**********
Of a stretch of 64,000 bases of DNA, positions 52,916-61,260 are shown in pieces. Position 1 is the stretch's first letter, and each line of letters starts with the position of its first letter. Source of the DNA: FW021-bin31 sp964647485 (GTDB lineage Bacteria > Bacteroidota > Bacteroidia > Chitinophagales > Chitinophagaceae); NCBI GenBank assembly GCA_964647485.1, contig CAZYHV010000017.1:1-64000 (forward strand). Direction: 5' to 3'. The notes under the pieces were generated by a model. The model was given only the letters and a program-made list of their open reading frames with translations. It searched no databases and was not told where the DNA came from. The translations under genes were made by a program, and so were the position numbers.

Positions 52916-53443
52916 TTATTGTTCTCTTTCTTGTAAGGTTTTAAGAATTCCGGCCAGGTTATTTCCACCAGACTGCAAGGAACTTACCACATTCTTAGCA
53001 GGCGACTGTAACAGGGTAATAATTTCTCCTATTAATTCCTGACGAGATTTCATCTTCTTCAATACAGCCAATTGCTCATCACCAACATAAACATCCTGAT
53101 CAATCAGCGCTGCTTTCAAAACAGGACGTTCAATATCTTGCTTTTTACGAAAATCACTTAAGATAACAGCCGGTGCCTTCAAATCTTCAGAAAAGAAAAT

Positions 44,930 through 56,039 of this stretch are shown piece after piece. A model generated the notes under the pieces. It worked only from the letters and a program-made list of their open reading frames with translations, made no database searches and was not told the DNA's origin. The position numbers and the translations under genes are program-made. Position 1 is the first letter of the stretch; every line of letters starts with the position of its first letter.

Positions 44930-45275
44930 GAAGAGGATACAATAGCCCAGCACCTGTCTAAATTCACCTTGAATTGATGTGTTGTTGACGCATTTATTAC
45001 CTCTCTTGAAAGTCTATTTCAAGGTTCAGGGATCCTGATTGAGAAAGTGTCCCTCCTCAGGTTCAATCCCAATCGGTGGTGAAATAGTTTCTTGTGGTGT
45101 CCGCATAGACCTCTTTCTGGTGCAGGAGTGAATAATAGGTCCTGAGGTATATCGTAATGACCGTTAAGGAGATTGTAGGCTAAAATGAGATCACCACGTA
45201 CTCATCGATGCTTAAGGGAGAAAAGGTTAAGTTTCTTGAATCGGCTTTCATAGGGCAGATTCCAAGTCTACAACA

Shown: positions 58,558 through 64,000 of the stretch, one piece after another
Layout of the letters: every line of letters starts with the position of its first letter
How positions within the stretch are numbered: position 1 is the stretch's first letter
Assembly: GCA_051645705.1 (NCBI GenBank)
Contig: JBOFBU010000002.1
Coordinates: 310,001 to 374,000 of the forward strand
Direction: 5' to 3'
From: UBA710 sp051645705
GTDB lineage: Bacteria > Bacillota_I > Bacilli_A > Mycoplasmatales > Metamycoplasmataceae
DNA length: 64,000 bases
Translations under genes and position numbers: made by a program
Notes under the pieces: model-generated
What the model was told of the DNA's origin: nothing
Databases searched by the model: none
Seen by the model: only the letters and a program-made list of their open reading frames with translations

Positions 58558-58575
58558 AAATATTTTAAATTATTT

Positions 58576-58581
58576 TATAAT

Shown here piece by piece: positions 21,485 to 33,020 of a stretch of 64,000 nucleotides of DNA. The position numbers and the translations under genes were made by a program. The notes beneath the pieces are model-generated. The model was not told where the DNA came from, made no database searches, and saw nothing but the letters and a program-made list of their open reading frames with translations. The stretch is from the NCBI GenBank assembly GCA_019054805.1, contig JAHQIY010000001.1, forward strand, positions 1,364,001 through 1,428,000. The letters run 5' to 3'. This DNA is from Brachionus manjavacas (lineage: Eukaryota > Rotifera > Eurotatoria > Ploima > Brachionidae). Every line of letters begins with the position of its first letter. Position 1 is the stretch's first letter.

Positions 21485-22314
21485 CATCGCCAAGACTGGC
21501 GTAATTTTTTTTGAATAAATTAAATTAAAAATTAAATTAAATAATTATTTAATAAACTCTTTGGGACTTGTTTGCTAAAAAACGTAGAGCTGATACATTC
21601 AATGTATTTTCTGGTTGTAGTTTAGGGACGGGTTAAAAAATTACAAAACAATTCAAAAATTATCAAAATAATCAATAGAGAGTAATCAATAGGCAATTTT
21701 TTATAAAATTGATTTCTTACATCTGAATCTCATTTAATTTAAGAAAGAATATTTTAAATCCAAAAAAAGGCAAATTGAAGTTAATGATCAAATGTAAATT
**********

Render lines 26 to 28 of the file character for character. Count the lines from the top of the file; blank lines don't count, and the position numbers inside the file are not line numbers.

Seen by the model: only the letters and a program-made list of their open reading frames with translations

Positions 58558-58575
58558 AAATATTTTAAATTATTT